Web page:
Page:United States Statutes at Large Volume 107 Part 2.djvu/84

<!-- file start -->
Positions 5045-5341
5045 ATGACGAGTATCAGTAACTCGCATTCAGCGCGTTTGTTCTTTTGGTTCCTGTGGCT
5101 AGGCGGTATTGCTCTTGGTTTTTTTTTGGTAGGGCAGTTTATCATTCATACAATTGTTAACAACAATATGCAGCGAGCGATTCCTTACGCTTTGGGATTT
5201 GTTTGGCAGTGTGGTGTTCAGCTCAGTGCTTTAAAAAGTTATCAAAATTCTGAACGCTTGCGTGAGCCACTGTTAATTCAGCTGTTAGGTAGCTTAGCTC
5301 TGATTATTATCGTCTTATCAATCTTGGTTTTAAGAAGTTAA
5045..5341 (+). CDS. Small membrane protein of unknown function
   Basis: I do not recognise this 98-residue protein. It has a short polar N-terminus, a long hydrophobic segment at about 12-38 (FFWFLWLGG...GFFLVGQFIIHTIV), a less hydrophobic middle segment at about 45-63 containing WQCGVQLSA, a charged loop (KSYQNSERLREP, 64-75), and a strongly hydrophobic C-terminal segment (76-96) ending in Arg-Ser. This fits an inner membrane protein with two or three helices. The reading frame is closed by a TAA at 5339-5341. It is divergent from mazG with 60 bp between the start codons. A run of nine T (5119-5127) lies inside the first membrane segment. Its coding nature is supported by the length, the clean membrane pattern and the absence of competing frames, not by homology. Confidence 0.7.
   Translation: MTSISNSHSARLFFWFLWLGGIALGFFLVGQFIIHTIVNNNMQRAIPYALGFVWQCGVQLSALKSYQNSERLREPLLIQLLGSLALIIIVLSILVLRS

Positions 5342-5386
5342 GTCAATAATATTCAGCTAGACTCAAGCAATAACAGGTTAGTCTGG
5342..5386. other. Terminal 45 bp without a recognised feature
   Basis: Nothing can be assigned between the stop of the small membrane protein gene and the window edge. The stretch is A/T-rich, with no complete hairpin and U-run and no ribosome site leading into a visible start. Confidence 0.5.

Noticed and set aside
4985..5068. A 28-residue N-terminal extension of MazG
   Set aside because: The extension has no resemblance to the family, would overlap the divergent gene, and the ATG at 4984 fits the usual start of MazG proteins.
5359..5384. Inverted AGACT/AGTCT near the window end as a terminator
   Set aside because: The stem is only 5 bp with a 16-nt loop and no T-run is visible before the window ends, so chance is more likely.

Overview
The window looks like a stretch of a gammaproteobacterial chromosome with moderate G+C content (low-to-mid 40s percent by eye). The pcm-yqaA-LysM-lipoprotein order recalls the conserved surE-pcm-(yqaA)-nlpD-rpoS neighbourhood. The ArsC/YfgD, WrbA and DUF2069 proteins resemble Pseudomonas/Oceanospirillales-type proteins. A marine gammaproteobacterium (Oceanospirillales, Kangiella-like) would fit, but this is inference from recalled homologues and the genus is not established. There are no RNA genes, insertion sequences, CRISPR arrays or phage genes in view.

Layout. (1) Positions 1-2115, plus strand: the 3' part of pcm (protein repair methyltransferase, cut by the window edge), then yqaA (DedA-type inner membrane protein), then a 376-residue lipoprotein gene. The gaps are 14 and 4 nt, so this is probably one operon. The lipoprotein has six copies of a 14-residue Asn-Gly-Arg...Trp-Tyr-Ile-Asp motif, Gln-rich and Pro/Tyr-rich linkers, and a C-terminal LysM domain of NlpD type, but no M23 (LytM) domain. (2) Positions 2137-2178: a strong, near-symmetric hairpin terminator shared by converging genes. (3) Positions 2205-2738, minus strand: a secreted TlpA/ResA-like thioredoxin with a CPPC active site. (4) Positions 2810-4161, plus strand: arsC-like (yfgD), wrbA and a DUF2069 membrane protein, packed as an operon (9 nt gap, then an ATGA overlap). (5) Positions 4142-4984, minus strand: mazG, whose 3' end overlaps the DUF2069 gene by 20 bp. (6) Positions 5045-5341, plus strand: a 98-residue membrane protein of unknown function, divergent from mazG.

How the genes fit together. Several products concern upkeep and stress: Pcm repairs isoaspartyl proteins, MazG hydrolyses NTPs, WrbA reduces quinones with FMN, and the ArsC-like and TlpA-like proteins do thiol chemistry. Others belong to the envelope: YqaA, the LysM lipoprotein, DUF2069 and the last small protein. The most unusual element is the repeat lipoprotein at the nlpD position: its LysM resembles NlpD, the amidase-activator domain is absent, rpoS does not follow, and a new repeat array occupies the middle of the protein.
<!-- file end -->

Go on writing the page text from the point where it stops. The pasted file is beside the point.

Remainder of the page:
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107 STAT. 1036 PUBLIC LAW 103-109—OCT. 18, 1993 Public Law 103-109 103d Congress Joint Resolution Oct. 18, 1993 [H.J. Res. 265] To designate October 19, 1993, as 'T^ational Mammography Day". Whereas, according to the American Cancer Society, one hundred eighty-two thousand women will be diagnosed with breast cancer in 1993, and forty-six thousand women will die from this disease; Whereas, in the decade of the 1990's, it is estimated that about two million women will be diagnosed with breast cancer, resulting in nearly five hundred thousand deaths; Whereas the risk of breast cancer increases with age, with a woman at age seventy having twice as much of a chance of developing the msease than a woman at age fifty; Whereas 80 percent of women who get breast cancer have no family history of the disease; Whereas mammograms, when operated professionally at an accredited facility, can provide a safe and quick diagnosis; Whereas experts agree that mammography is the best method of early detection of breast cancer, and early detection is the key to saving lives; and Whereas mammograms can reveal the presence of small cancers up to two years before regular clinical breast examinations or breast self-examinations (BSE), saving as many as a third more lives: Now, therefore, be it Resolved by the Senate and House of Representatives of the United States of America in Congress assembled, That October 19, 1993, be designated as National Mammography Day^, and the President is authorized and requested to issue a proclamation calling upon the people of the United States to observe such day with appropriate programs and activities. Approved October 18, 1993. LEGISLATIVE HISTORY—H.J. Res. 265: CONGRESSIONAL RECORD, Vol. 139 (1993): Oct. 13, considered and passed House. Oct. 14, considered and passed Senate.